Discuss Bois Sauvage from Salvage the Bones and its deprivations--the poverty, unemployment and housing. How does the area shape the people, especially young people, who live there for better and for worse?

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The setting of Jesmyn Ward's Salvage the Bones contributes greatly to the empathy that is built between the reader and the speaker, Esch. For instance, the reader learns in the first chapter that Esch's family has suffered and still suffers from poverty. Esch's mother died in childbirth due to...

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The setting of Jesmyn Ward's Salvage the Bones contributes greatly to the empathy that is built between the reader and the speaker, Esch. For instance, the reader learns in the first chapter that Esch's family has suffered and still suffers from poverty. Esch's mother died in childbirth due to inadequate healthcare; Esch's father is an alcoholic who has no opportunity for rehabilitation; Esch is sexually active with Manny without using protection; the family lives off of canned goods. All of these point to an archetypal poor family and community at large.

The very title itself indicates the challenging disrepair that is already present in Esch's hometown of Bois Sauvage and introduces the motif of salvaging (rescuing from loss, especially as it relates to the sea) before any destruction from Hurricane Katrina comes to the town. This choice on Ward's part to create an impoverished setting makes the ultimate destruction of the hurricane all the more tragic. There is, however, a small glimpse of hope given in the novel. Rather than having them accept defeat, Ward's use of salvaging throughout the novel shows the resilience of the community in the face of poverty and disaster.

One of the first places that the motif of salvaging is introduced is in chapter four when Esch goes to Mother Lizbeth and Papa Joseph's house. She narrates:

Fleas are everywhere. . . . They jump and stick to my legs like burrs, biting, until I stand on what's left of the porch: a couple of two-by-fours leaning at a slanted angle against the house like an abandoned pier sinking below storm-rising water. . . . The screen door has long disappeared, and the front door hangs by one hinge. . . . The house is a drying skeleton, everything inside that was evidence of living salvaged over the years.

Then, in chapter twelve, which takes place post-hurricane, Esch says:

Katrina, the mother that swept into the Gulf and slaughtered. . . . She left us a dark Gulf and salt-burned land. She left us to learn to crawl. She left us to salvage. Katrina is the mother we will remember until the next mother with large, merciless hands, committed to blood, comes.

In the midst of challenges, the people of Bois Sauvage, Mississippi, choose to keep fighting, to keep salvaging. Their indomitable spirit speaks to the inner strength of the residents of this tested community.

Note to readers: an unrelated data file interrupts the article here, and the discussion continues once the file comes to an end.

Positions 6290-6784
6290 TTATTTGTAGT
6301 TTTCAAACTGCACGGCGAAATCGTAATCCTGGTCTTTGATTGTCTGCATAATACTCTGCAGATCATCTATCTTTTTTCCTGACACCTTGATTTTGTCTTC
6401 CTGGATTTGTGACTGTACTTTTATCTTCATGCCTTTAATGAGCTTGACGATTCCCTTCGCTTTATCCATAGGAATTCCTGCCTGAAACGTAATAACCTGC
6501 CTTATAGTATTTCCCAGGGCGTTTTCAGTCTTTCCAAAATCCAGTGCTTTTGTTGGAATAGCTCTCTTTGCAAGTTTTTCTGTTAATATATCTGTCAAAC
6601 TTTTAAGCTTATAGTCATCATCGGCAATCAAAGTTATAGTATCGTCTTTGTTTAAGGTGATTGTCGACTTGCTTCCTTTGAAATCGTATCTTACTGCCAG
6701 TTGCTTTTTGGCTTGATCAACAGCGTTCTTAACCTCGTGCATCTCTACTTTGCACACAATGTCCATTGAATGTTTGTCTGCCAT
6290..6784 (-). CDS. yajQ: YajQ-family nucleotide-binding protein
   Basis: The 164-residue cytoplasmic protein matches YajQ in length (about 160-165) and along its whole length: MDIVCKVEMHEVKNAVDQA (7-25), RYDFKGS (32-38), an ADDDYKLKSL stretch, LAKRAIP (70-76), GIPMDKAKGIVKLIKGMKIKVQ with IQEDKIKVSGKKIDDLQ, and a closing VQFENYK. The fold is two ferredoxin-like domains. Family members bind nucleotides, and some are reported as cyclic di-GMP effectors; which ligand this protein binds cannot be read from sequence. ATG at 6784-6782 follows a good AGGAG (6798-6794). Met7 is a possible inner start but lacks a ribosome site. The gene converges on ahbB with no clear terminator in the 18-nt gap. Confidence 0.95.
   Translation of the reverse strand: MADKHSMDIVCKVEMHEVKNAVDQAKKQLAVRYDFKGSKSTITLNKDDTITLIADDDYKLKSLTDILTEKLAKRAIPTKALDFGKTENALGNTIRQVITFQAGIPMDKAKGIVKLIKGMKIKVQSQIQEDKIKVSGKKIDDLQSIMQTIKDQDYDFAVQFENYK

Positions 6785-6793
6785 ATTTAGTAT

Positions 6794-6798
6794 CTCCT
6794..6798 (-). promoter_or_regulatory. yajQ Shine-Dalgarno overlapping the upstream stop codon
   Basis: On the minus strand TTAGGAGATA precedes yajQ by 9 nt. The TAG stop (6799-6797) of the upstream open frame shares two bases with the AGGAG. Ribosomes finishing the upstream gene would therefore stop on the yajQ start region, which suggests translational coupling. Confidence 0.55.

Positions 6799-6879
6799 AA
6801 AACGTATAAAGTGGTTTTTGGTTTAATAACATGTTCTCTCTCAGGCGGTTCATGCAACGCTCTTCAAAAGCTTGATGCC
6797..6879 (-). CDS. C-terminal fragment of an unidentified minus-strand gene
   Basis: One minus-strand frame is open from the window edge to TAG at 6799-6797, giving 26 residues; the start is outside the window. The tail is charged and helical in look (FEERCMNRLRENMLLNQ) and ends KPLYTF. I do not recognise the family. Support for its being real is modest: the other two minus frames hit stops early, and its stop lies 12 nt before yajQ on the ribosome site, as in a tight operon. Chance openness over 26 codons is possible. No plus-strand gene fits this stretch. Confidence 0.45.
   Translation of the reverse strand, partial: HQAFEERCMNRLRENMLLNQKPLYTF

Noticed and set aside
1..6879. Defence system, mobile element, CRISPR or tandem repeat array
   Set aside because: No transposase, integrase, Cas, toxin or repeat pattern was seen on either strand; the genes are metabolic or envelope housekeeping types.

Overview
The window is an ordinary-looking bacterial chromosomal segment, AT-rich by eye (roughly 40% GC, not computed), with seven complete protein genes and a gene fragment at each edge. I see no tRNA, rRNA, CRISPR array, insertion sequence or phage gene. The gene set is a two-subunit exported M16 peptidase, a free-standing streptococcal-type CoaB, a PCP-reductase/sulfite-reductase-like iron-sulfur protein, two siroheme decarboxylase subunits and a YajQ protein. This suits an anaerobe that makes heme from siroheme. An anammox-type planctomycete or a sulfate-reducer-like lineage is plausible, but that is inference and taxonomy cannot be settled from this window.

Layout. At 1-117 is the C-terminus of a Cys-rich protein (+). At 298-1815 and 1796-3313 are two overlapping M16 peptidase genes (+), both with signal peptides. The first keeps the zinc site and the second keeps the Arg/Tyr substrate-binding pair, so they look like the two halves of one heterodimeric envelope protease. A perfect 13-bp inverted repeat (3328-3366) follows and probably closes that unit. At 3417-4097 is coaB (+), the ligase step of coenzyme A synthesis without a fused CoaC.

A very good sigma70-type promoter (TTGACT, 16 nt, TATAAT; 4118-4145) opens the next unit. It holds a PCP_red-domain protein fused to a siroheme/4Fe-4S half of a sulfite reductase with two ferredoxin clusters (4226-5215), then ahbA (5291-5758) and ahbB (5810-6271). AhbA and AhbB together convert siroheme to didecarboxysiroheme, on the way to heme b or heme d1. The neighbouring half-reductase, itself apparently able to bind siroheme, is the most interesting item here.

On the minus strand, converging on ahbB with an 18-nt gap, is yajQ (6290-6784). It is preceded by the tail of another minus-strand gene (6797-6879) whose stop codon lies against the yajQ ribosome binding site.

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Bois Sauvage is a fictional town on the Mississippi Gulf Coast and the setting of the novel Salvage the Bones by Jesmyn Ward. The name of the town means wild or untamed woods and signifies the way in which life in the area is harsh and differs from that of wealthier parts of the United States. The novel is set in 2005, during the preparation for and arrival of Hurricane Katrina, the event that inspired Ward to write the story.

The first type of deprivation that affects the characters of the story is lack of access to medical care. Mama bears her children at home with no medical assistance and eventually dies in childbirth. Daddy is an alcoholic with no access to counselling or rehabilitation, and when he injures his hand lacks proper follow-up care. Esch is 15 years old, has been sexually active since she was 12, and seems to be following her mother's path in lacking access to sexual education, birth control, and prenatal care. She also has not been taught that she is in control of her own body and free to make her own choices; instead she allows herself to be sexually molested:

“And it was easier to let him keep on touching me than ask him to stop, easier to let him inside than to push him away, easier than hearing him ask me, "Why not?" It was easier to keep quiet and take it than to give him an answer.”

The children's opportunities are limited by their poverty. As a pregnant teen, Esch is unlikely to complete her schooling and find a good job. Randall cannot afford the basketball camp that might lead to a college scholarship.

On the other hand, the youngsters form close bonds with each other, and develop considerable initiative in foraging for food and preparing for disaster. They collaborate to take care of the dog China and her puppies. The community is close knit, with people helping each other as much as they can.

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